For the first time in 119 years of history, the Nobel Prize for Chemistry in 2020 was won jointly by women team, the US and French professors for genome editing.
French microbiologist Professor Emmanuelle Charpentier and American biochemist Professor Jennifer Doudna from University of California, Berkeley together received the prize on October 2020, for their method of editing genes through CRISPR-Cas9 technique. The technique, as per the laureate duo, can be used to change animal, plant and microorganism DNA.
The invention is taken as revolutionary in basic science with hopes to leading ground-breaking new medical treatments. The invention is expected to bring changes in treating inherited diseases.
Also called ‘genetic scissors’, the technique can be used to cut any DNY molecule in a predetermined site. The discovery came as an unexpected result of Professor Charpentier during her study of the bacteria Streptococcus pyogenes, one of the harmful bacteria. During her study, she discovered a previously unknown molecule, tracrRNA which is the bacteria’s ancient immune system, CRISPR/Cas, that disarms viruses by cleaving their DNA.
As she published her discovery in 2011, she collaborated with Jennifer Doudna who held extensive knowledge on the RNA. Together, they recreated the bacteria’s genetic scissors in a test tube and simplified the scissor’s molecular components making it easier to use. The scissors, in their natural form, recognize DNA from virus. Their experiment proved that with the scissors, the molecule of DNA can be cut at any predetermined site, making it possible to rewrite the code of life.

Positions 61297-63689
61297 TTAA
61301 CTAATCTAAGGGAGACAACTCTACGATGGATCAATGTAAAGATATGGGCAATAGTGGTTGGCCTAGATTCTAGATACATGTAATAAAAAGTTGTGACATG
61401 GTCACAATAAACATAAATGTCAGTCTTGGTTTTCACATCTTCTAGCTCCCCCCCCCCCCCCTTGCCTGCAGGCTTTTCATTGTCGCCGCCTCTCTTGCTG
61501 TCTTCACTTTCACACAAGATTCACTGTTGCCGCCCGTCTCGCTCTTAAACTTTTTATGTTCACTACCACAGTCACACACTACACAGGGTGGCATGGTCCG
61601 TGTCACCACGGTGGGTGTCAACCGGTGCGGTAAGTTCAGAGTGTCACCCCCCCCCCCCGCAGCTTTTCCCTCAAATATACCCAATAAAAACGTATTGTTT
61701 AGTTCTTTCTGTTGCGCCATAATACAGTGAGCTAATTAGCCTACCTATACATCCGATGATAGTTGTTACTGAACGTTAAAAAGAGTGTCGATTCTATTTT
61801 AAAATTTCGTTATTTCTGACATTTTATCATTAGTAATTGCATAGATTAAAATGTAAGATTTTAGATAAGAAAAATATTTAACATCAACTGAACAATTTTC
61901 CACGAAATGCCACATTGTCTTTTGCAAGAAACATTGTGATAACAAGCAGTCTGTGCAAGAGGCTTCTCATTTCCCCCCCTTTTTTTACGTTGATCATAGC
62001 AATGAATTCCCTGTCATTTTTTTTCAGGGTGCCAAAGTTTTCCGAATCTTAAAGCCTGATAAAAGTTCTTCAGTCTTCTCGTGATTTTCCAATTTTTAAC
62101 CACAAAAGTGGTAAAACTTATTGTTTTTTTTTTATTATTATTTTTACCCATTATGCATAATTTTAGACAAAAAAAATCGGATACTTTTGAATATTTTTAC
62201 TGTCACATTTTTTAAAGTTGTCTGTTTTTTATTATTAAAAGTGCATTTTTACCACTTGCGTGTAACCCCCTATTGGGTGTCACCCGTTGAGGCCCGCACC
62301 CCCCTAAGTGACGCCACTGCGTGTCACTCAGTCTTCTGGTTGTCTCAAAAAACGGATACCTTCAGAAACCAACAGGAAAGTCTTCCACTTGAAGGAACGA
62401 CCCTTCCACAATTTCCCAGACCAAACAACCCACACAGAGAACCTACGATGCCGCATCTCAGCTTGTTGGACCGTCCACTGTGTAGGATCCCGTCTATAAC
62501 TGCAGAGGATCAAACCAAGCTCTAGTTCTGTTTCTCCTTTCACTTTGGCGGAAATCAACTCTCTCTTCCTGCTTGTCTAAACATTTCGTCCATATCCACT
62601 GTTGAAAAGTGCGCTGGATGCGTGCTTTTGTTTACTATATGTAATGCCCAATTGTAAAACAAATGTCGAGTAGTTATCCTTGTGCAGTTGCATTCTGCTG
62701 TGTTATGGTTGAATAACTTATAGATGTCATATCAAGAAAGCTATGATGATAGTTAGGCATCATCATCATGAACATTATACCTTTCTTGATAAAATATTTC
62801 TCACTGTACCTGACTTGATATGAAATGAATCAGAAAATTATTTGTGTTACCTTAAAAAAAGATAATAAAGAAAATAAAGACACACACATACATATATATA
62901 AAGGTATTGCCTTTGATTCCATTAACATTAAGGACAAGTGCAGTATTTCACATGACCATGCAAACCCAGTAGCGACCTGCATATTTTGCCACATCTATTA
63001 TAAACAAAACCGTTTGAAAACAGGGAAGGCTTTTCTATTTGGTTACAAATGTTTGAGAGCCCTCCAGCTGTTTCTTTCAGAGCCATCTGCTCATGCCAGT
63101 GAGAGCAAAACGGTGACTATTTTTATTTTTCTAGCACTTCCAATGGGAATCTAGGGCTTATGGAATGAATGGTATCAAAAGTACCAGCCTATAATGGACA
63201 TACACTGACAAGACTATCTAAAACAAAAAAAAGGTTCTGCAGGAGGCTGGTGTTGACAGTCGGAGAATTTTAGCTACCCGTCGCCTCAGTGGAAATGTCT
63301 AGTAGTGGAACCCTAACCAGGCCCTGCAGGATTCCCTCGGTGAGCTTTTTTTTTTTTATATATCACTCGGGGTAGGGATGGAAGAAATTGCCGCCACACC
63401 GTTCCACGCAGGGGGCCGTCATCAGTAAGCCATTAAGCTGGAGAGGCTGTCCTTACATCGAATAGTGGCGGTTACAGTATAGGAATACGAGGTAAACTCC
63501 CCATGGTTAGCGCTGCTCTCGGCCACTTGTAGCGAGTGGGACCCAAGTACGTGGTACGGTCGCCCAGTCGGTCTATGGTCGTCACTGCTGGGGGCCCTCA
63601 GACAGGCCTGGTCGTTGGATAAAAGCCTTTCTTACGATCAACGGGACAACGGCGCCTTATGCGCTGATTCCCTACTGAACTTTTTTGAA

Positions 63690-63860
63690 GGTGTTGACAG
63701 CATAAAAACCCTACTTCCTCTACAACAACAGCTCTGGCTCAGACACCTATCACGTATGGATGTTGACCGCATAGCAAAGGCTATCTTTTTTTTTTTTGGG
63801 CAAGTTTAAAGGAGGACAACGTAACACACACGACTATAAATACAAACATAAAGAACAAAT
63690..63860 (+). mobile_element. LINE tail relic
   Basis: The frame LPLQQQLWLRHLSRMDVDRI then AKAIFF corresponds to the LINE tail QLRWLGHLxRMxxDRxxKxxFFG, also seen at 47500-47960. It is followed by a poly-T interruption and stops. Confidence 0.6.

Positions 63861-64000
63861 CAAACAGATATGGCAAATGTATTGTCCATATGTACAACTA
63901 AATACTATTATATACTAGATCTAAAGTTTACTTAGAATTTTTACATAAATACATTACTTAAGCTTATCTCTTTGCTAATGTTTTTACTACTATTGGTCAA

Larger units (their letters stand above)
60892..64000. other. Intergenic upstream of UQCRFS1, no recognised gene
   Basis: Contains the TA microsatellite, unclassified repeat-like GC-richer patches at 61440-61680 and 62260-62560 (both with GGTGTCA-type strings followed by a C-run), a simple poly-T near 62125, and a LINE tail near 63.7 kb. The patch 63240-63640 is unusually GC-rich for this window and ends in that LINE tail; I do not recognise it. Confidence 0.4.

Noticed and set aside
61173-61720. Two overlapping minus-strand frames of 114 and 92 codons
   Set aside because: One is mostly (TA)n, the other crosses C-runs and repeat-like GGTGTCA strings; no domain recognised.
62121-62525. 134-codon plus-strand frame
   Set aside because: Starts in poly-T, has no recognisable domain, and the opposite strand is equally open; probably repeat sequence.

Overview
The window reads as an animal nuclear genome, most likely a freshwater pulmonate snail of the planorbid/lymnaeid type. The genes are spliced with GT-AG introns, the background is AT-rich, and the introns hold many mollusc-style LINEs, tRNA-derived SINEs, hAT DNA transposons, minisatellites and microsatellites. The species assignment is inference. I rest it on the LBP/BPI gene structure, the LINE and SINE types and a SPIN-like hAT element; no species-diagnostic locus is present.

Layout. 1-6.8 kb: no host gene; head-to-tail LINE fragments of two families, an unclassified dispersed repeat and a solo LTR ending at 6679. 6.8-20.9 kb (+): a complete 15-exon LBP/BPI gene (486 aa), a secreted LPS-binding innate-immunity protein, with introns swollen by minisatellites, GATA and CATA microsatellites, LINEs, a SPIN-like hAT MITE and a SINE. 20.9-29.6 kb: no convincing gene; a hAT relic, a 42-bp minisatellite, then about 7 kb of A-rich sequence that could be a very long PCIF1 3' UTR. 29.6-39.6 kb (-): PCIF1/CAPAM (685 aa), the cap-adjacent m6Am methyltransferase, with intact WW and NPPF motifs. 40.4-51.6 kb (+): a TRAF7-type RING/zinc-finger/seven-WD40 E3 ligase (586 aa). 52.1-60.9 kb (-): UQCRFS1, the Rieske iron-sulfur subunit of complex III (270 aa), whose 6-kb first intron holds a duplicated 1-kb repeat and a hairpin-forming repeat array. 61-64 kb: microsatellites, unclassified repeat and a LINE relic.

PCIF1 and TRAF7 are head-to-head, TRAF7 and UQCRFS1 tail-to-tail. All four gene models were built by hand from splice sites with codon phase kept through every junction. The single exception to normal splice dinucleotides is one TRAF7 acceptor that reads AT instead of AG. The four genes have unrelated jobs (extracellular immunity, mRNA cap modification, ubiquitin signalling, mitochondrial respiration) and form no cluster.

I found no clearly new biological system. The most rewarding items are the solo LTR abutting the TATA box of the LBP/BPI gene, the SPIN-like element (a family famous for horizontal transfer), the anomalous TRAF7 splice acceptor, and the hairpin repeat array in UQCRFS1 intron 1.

Since the discovery, the use of CRISPR/Cas9 genetic scissors has been wide and revolutionary. From plant researchers developing crops that can withstand mold, pests and drought, to clinical trials of new cancer therapies and researches for Alzheimer’s cure, the technique have taken the life sciences to new epoch and contributing greatly to the treatment of humankind and plants.
Professor Charpentier, 51 and Professor Doudna, 56 are ‘sixth’ and ‘seventh’ women to receive the Nobel Prize in Chemistry, and the first women-only team to receive the award. Professor Charpentier shared through her twitter handle, “My wish is that this will provide a positive message to the young girls who would like to follow the path of science, and to show them that women in science can also have an impact through the research that they are performing.”
The first woman to receive the Nobel Prize in Chemistry was Marie Curie in 1911 for discovery of radium and polonium, who also won the prize for physics in 1903.